Another consideration is the size of the ice sheet. Between periods of glacial activity (such as the one from 3 million years ago and the one we are in now), ice sheets are generally smaller. Jerry Mitrovica, professor of geophysics at Harvard University who also contributed to the paper, says the same mantle processes that drive plate tectonics also deform elevations of ancient shorelines. "You can't ignore this, or your estimate of the size of the ancient ice sheets will be wrong," he says.

Rise and fall

Moucha puts it this way: "Because ice sheets have mass and mass results in gravitational attraction, the sea level actually falls near the melting ice sheet and rises when it's further away. This variability has enabled us to unravel which ice sheet contributed to sea-level rise and how much of [the sheet] melted."

The SU geophysicist credits much of the group's success to state-of-the-art seismic tomography, a geological imaging technique led by Nathan Simmons at California's Lawrence Livermore National Laboratory. "Nathan, who co-authored the paper, provided me with seismic tomography data, from which I used high-performance computing to model mantle flow," says Moucha. "A few million years may have taken us a day to render, but a billion years may have taken several weeks or more."

Moucha and his colleagues hope to apply their East Coast model to the Appalachian Mountains, which are also considered a type of passive geology. Although they have been tectonically quiet for more than 200 million years, the Appalachians are beginning to show signs of wear and tear: rugged peaks, steep slopes, landslides, and waterfalls -- possible evidence of erosion, triggered by dynamic topography.

"Scientists, such as Rob, who produce increasingly accurate models of dynamic topography for the past, are going to be at the front line of this important research area," says Mitrovica.

Adds Rowley: "Rob Moucha has demonstrated that dynamic topography is a very important contributor to Earth's surface evolution. … His study of mantle contributions is appealing on a large number of fronts that I, among others of our collaboration, hope to pursue."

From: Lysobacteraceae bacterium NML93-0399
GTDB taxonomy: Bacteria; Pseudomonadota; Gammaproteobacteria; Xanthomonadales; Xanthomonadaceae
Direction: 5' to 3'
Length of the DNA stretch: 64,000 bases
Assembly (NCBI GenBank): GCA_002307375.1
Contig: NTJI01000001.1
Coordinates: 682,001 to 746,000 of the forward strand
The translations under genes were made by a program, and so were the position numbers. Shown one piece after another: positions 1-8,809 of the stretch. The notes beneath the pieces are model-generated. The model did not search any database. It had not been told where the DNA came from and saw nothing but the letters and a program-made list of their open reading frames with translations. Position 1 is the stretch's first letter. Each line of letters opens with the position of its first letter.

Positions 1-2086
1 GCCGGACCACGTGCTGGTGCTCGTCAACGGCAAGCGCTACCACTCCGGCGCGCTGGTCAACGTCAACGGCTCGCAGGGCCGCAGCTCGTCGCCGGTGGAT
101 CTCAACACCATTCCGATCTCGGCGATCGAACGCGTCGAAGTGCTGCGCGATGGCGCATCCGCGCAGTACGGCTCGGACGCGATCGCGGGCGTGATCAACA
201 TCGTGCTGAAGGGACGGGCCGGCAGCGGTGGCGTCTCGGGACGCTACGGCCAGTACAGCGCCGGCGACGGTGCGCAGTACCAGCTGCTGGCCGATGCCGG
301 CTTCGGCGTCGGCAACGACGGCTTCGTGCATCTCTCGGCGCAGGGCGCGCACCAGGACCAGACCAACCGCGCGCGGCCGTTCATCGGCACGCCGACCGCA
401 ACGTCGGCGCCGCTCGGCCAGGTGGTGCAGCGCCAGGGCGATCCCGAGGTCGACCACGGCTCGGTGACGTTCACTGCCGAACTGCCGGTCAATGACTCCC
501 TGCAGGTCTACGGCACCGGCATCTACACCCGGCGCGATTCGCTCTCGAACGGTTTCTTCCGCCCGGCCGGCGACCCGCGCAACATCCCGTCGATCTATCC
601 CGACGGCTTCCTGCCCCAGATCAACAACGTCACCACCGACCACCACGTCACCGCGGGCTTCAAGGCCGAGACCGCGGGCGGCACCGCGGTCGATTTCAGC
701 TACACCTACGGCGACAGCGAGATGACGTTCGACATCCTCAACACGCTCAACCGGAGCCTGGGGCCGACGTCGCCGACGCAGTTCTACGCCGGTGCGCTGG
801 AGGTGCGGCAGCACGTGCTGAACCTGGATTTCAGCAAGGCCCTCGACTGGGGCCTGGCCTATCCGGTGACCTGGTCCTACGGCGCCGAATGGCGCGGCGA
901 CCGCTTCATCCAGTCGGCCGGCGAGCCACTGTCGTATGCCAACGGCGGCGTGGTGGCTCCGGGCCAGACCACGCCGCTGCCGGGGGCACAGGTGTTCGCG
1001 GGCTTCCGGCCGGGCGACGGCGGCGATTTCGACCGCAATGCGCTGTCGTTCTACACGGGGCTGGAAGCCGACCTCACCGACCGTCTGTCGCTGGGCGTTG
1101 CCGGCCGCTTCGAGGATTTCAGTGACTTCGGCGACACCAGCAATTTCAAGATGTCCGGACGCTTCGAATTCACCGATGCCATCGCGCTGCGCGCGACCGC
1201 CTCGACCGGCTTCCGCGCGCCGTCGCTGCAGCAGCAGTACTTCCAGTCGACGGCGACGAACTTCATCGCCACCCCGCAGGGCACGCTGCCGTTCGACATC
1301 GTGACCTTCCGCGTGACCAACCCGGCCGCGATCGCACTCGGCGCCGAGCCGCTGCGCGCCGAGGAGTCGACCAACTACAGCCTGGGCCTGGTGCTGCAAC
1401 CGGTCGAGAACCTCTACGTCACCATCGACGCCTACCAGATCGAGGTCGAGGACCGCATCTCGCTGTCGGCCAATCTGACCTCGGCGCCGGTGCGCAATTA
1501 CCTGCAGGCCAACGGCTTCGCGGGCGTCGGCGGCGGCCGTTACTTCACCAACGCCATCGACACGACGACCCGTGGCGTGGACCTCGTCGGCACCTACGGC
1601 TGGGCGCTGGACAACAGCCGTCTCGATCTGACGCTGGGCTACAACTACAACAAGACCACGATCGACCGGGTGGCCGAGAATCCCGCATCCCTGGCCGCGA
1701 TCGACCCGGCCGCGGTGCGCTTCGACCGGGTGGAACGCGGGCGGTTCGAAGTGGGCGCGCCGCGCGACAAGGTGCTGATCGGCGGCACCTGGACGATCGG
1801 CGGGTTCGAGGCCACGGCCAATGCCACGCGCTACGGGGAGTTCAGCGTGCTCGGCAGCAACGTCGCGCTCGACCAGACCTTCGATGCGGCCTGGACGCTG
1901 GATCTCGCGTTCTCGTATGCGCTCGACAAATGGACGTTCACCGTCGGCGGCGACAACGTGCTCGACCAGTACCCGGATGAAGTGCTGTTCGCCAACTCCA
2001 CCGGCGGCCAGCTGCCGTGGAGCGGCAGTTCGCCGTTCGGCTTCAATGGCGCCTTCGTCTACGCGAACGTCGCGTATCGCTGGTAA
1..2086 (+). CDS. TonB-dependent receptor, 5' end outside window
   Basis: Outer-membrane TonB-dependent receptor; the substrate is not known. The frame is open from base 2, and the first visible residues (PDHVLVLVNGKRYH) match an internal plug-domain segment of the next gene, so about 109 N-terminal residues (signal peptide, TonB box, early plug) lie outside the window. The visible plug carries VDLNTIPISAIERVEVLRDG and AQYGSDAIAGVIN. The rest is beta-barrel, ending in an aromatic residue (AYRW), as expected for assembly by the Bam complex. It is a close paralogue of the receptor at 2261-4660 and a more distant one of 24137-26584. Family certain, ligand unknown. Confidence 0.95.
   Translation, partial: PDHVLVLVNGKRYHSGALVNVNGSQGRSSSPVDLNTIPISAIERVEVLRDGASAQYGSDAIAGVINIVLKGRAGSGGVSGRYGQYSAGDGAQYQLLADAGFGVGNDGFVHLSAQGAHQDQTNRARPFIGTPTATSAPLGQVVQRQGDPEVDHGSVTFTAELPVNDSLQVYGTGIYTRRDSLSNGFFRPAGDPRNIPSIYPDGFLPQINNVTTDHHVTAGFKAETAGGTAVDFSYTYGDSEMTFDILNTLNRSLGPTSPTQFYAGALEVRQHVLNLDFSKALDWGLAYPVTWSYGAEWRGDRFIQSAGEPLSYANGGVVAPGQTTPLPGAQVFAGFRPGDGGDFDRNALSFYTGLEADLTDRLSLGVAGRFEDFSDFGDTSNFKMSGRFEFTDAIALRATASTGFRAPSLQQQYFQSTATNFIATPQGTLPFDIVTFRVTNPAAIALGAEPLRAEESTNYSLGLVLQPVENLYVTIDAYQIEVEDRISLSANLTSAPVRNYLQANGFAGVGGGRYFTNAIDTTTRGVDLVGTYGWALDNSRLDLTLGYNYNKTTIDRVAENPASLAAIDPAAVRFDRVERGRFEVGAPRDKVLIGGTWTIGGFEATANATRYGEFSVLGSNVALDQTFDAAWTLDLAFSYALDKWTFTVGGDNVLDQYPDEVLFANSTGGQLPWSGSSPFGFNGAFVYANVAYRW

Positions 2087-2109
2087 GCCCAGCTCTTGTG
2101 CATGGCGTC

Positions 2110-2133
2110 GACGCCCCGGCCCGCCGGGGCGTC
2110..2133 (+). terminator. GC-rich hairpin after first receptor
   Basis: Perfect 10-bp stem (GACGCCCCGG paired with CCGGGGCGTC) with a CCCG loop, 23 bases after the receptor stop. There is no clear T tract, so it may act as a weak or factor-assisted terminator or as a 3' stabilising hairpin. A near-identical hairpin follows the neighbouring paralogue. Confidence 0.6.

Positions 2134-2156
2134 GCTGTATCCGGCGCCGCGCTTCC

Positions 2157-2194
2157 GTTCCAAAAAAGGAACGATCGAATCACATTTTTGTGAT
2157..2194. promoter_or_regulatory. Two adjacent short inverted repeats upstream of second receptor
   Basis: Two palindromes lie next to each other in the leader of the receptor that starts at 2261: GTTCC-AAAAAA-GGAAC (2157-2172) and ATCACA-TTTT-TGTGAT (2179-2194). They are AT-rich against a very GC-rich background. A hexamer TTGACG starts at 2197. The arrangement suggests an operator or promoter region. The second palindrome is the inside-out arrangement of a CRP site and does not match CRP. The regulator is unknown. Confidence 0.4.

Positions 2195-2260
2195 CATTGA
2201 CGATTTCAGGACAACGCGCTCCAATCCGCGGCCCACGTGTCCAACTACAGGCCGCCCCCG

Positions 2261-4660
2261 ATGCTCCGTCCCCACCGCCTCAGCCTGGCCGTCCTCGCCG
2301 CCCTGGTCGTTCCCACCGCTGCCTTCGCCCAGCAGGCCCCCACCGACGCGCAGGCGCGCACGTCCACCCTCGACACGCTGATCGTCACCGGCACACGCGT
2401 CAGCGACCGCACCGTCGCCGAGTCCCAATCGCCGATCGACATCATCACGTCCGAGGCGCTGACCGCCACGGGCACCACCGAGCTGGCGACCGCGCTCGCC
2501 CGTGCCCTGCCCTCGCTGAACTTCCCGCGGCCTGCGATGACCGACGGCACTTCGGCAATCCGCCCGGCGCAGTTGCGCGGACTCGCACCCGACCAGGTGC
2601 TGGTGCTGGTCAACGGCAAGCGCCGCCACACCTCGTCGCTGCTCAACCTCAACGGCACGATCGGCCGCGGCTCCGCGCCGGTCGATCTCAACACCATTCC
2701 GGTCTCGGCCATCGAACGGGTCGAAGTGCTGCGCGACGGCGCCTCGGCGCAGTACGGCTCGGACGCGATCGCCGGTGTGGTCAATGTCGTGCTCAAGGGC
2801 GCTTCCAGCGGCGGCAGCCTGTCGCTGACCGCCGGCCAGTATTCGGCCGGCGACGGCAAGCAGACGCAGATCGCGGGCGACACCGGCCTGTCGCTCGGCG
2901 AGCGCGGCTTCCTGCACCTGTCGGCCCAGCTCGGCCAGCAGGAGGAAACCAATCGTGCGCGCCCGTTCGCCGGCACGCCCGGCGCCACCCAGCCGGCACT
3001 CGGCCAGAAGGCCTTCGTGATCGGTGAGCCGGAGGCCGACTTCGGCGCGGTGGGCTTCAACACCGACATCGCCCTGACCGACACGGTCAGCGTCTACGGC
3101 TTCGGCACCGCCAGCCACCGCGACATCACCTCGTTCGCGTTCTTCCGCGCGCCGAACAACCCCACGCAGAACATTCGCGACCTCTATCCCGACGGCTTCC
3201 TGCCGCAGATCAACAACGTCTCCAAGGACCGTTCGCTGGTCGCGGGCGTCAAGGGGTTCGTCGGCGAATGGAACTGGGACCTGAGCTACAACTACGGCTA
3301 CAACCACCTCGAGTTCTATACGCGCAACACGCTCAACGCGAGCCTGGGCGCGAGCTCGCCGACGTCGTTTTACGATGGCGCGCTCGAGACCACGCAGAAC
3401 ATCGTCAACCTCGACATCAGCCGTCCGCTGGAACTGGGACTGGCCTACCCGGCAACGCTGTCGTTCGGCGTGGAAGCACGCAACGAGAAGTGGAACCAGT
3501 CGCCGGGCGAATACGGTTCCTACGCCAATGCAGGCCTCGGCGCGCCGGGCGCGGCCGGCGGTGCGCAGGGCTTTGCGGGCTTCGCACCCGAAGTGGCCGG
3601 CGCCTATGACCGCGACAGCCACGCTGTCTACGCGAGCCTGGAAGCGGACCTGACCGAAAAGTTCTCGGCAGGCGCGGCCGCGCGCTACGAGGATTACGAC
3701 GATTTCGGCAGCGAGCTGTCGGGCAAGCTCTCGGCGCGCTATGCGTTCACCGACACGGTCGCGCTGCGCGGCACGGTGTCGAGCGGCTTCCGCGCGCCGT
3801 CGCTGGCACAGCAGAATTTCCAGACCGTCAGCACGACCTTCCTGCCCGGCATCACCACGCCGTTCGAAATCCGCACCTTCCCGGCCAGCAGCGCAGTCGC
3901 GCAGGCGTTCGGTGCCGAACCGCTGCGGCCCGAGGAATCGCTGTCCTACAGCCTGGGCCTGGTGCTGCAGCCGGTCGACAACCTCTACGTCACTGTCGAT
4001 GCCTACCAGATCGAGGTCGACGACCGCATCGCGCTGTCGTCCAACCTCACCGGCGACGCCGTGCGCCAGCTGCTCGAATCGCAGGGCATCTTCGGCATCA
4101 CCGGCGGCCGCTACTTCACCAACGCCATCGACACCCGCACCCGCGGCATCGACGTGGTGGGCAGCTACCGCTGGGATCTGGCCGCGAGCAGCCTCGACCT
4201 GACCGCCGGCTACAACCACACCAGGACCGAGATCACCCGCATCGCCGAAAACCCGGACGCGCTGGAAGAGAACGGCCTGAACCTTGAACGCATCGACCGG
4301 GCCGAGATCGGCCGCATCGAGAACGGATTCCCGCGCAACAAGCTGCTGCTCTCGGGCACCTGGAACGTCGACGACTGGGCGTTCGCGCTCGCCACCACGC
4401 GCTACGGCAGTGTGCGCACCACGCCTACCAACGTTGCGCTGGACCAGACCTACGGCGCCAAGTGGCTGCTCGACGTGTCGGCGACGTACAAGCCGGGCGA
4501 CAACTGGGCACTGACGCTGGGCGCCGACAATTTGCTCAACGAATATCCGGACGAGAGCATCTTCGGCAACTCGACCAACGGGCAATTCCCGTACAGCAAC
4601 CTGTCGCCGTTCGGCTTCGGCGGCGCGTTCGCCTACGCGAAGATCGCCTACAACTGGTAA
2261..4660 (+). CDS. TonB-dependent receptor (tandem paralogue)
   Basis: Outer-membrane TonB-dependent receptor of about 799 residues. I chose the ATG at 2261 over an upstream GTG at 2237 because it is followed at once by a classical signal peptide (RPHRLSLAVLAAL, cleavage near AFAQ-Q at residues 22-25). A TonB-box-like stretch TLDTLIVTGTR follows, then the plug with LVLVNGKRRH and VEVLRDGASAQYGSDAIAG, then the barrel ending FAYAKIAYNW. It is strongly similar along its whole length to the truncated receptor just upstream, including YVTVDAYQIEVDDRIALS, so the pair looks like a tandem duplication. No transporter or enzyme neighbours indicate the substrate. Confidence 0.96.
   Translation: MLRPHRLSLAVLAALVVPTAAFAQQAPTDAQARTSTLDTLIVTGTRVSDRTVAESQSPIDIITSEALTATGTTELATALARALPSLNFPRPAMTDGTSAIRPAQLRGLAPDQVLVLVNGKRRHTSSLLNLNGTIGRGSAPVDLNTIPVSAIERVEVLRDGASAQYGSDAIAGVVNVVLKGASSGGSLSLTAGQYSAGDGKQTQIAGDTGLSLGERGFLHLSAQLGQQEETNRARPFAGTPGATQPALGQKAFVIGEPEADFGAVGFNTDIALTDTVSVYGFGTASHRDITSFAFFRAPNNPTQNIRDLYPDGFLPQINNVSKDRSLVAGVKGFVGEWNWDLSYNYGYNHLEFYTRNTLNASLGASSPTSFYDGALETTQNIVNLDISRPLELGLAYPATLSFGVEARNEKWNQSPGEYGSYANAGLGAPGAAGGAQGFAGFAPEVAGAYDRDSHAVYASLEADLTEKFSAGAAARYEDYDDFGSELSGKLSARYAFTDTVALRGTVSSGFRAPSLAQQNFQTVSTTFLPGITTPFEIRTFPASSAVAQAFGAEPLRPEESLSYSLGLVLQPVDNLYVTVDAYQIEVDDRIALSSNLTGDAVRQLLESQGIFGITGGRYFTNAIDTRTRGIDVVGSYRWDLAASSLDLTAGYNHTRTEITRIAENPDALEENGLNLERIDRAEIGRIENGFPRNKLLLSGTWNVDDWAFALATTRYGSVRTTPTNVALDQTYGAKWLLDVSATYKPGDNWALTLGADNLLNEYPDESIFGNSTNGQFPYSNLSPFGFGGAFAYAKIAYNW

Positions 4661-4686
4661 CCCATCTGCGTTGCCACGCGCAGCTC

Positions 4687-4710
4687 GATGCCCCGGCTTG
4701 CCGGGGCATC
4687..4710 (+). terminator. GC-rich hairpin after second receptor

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Re: Are the planets growing?

Unread post by dfinsandsr » Tue Jun 25, 2013 10:36 am

Based on transmutations by Solar Fusion, LENR, Plasma, EU I agree with the growing planets. EU models coupled with elemental and atomic transmutations to my observations should not only validate this theory but predict more growth. There seems to also be some minor subductions and techtonic plate movements. So that shouldn't be totally discarded. Then again my reasoning could be totally skewed.

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Re: Are the planets growing?

Unread post by allynh » Mon Jul 01, 2013 12:56 pm

Here is a fun note about volcanos sinking. Ignore the mention of subduction. HA!

Mega-quakes 'caused volcanoes to sink'
Massive earthquakes can cause distant volcanoes to sink, according to research in Japan and Chile.

The magnitude 9.0 tsunami-generating quake that occurred off northeastern Japan in 2011 caused subsidence of up to 15 centimetres in a string of volcanoes on the island of Honshu as much as 200 kilometres from the epicentre, a Japanese study published on Sunday said.

And the 8.8-magnitude Maule quake in Chile in 2010 caused a similar degree of sinking in five volcanic regions located up to 220km away, according to a US-led paper.

It was not clear whether the phenomenon boosted eruption risk, the authors wrote.

Both the Japan and Chile quakes were of the subduction type, caused when one part of Earth's crust slides beneath another.

If the movement is not smooth, tension can build up over decades or centuries before it is suddenly released, sometimes with catastrophic effect.

In both cases, the sinking occurred in mountain ranges running horizontally to the quake.

The 2011 quake "caused east-west tension in eastern Japan," Youichiro Takada of the Disaster Prevention Research Institute at Kyoto University told AFP in an email.

"Hot and soft rocks beneath the volcanoes, with magma at the centre, were horizontally stretched and vertically flattened. This deformation caused the volcanoes to subside."